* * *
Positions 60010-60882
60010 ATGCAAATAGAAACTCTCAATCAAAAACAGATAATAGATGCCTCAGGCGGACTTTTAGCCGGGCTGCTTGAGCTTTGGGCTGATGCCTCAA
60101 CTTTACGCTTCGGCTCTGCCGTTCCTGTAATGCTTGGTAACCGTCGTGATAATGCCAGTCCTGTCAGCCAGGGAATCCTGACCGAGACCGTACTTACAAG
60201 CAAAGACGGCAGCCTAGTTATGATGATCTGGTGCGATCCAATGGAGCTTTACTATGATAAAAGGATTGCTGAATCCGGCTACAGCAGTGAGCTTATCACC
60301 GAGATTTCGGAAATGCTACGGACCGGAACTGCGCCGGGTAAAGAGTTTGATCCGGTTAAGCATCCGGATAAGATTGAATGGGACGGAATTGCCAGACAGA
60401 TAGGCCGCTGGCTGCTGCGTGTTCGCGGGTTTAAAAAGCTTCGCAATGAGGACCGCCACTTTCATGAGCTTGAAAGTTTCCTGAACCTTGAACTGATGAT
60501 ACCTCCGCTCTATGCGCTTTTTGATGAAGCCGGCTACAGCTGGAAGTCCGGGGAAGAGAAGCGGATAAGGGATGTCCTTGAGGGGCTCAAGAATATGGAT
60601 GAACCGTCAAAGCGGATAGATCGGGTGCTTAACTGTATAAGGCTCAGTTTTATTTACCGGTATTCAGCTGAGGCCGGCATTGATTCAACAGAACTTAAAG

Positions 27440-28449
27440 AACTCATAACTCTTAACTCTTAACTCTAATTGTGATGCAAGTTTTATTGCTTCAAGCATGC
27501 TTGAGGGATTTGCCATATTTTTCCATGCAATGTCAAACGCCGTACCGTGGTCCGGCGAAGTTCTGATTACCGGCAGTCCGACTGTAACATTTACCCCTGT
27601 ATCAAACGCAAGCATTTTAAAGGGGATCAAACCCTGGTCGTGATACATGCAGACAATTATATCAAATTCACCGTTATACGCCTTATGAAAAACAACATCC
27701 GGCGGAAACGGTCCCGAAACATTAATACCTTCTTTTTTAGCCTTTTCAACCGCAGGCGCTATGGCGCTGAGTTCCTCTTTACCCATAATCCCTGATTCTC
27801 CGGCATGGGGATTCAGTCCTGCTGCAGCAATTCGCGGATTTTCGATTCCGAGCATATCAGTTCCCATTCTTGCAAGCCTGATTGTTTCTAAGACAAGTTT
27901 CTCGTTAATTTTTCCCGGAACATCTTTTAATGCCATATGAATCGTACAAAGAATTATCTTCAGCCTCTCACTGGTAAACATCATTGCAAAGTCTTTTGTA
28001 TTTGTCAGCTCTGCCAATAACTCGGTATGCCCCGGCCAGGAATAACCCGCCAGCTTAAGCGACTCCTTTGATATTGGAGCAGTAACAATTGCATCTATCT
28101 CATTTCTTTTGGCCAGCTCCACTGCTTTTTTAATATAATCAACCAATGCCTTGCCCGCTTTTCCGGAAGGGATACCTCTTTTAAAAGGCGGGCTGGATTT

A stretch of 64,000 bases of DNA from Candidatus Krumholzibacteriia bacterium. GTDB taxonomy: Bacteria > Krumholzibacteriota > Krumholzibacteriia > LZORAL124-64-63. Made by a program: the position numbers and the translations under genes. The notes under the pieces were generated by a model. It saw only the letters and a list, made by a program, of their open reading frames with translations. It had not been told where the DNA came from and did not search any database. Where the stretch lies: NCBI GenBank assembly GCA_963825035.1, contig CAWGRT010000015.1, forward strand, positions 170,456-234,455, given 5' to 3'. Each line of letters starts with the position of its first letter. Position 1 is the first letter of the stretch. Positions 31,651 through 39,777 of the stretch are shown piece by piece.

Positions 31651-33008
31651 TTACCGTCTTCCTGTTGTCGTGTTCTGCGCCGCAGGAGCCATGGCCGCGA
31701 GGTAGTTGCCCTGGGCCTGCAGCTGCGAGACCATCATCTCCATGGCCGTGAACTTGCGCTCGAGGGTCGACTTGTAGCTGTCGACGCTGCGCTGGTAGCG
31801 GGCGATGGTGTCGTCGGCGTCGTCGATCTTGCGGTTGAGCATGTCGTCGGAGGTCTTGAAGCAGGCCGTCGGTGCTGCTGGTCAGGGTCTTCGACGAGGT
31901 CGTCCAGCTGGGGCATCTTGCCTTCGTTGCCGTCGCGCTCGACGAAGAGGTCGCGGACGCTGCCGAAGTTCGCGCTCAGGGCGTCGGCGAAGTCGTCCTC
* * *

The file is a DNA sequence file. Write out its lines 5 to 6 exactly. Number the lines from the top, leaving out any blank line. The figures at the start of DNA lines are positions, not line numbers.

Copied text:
60301 GAGATTTCGGAAATGCTACGGACCGGAACTGCGCCGGGTAAAGAGTTTGATCCGGTTAAGCATCCGGATAAGATTGAATGGGACGGAATTGCCAGACAGA
60401 TAGGCCGCTGGCTGCTGCGTGTTCGCGGGTTTAAAAAGCTTCGCAATGAGGACCGCCACTTTCATGAGCTTGAAAGTTTCCTGAACCTTGAACTGATGAT